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Minnesota Bills Target Collection of Minors’ Social Media Data

Lawmakers are looking at data collection from minors, and how tech companies are using it. They’re also pushing for default privacy settings for social media users. Trade groups are opposed.

Sen. Erin Maye Quade, DFL-Apple Valley, is carrying a bill that would limit the amount of data collected on children and implement rules on how it can be used.
Glen Stubbe, Star Tribune/TNS
(TNS) — Minnesota lawmakers want to clamp down on data collection on children and limit how it's being used by the world's most powerful tech companies, which are facing growing scrutiny over social media platforms' potential harm to kids.

They're also pushing platforms to have default privacy settings for users while prohibiting them from prioritizing engagement over content that users explicitly didn't ask for. The proposals are attracting fierce opposition from trade groups representing tech giants such as TikTok, Meta, Snapchat and X, which argue the bills will force them to censor content and run afoul of the First Amendment.

"This isn't trying to regulate what's on the Internet, we're trying to protect kids while they're in the Internet," said Sen. Erin Maye Quade, DFL-Apple Valley, who is carrying several bills related to social media practices this year. "It's not what's on the Internet that's harmful, it's what the tech companies are doing with the data that's harmful."

The strategy to target data collection and user settings is a shift from a broader attempt last year to ban use of algorithms on anyone under the age of 18. If successful this year, legislators are already anticipating lawsuits to strike down new state laws. An age-appropriate design law passed in California that's similar to one of the bills moving in Minnesota is in the midst of ongoing litigation, after a district court judge blocked its implementation.

"An unconstitutional law protects no one, including kids," Amy Bos, director of state and federal affairs at NetChoice, a trade company representing tech companies, told lawmakers at a hearing earlier this year. "Under the threat of fines from misjudging what may be considered potentially harmful to children, many platforms will certainly default to taking down all content on entire subjects, which is likely to remove beneficial, constitutionally protected material along with anything genuinely harmful."

So far, Minnesota lawmakers haven't been deterred by threats of litigation. They're building on work started last year to criminalize certain deep fake images, video and audio content created by artificial intelligence. They're proposing to increase those penalties this year, as well as extend the state's child labor laws to the digital space, blocking social media users from making money off videos featuring children under the age of 14.

But tech trade groups have focused their lobbying power on the broader regulations being considered by legislators. DFL Rep. Zack Stephenson's proposal, called the "Prohibiting Social Media Manipulation Act," is the first of its kind in the nation. He said it would require certain privacy features by default and force tech companies to prioritize the user's preferences about what they want to see on their feeds above the need to keep them engaged.

User engagement on social media, which is run on algorithms, have become an important driver of revenue for tech companies.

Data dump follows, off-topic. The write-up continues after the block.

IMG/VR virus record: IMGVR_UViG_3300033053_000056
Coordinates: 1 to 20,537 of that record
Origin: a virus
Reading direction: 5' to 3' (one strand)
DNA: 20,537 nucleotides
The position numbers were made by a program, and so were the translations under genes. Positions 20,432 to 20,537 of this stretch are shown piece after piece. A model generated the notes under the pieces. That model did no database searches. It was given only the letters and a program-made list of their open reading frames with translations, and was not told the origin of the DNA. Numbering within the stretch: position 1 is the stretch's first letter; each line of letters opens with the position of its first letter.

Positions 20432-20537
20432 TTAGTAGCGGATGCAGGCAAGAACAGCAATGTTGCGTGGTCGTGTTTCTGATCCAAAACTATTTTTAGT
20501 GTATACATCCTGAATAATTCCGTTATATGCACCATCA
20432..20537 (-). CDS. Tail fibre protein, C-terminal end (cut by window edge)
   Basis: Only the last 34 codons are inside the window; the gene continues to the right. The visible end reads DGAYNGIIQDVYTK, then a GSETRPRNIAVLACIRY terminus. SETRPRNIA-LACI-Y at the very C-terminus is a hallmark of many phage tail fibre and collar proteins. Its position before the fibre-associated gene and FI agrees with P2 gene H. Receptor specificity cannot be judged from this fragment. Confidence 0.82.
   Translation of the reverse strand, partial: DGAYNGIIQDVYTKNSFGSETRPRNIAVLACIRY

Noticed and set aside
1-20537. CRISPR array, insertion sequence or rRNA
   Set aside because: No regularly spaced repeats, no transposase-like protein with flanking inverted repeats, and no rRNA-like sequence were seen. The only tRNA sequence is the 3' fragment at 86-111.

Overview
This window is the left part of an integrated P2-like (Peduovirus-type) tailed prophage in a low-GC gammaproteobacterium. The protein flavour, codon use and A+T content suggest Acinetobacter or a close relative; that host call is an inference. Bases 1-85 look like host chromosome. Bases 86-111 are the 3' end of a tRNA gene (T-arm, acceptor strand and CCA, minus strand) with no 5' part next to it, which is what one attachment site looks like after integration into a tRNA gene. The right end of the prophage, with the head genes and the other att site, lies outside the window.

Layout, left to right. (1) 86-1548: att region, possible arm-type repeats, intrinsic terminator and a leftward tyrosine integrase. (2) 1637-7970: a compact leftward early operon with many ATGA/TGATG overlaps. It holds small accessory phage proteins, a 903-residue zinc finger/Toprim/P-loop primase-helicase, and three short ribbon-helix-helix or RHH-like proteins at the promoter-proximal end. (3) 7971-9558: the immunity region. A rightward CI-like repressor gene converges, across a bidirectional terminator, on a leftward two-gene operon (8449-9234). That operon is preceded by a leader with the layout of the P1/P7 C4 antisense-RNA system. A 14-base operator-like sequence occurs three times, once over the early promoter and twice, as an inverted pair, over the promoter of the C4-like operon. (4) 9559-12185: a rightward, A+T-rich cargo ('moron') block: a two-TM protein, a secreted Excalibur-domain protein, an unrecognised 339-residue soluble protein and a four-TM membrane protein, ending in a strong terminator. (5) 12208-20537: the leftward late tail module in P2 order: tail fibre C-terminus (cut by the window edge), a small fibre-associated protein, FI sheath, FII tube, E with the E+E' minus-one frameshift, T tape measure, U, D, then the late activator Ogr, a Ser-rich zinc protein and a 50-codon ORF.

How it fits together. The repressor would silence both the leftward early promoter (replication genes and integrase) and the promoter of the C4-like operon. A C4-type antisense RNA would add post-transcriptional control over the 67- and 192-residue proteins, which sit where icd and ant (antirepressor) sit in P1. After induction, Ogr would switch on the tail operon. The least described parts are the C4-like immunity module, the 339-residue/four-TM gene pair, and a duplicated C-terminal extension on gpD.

"Right now they have every incentive just to prioritize stuff you will look at and keep your eyes engaged as long as possible," Stephenson, DFL-Coon Rapids, said. "We want to put the user more in control."

It's been difficult as a part-time state legislator with limited staff to try to crack down on some of the biggest and richest companies in the world, but Stephenson said nothing meaningful has changed on the federal level.

"To the extent they're even doing anything about social media, it's trying to ban TikTok," he said. "That is such a distraction to the real issue, in my mind, which is — what is this doing to all of our mental health, particularly kids."

Multiple studies have raised the alarm about the link between social media and increases in depression and anxiety, especially among children. After bills stalled at the Capitol last year, lawmakers asked the attorney general's office to study the impact of social media platforms on Minnesotans.

The report, released in February, found there's "clear evidence that the specific choices of many technology platforms have caused harmful experiences for a substantial number of individuals, especially youth" and makes recommendations that are incorporated into Stephenson's bill.

The Minnesota Age-Appropriate Design Code Act, which limits data collection on children from tech companies, comes with a cost to the state, which could jeopardize its chances of passage in a non-budget year in St. Paul. It's also facing criticism from trade groups representing tech companies that the requirement that companies act in the "best interests of children" will lead to subjective and diverging interpretations.

"Different companies, even parents in one household, will have very different interpretations of what is and isn't in the 'best interests' of children, or attorneys general in different states who enforce this law," the trade group TechNet submitted in a letter in opposition to the bill.

Maye Quade, who is sponsoring the measure, said she knows it's "hard to draw lines around the state in regards to the Internet." But she said tech companies should take note of the bipartisan support in Minnesota to do something about the lack of regulations around these companies.

"There are physical world protections for things that kids use, we just don't have those for the Internet," she said. "As lawmakers, there's a very urgent imperative to take action."

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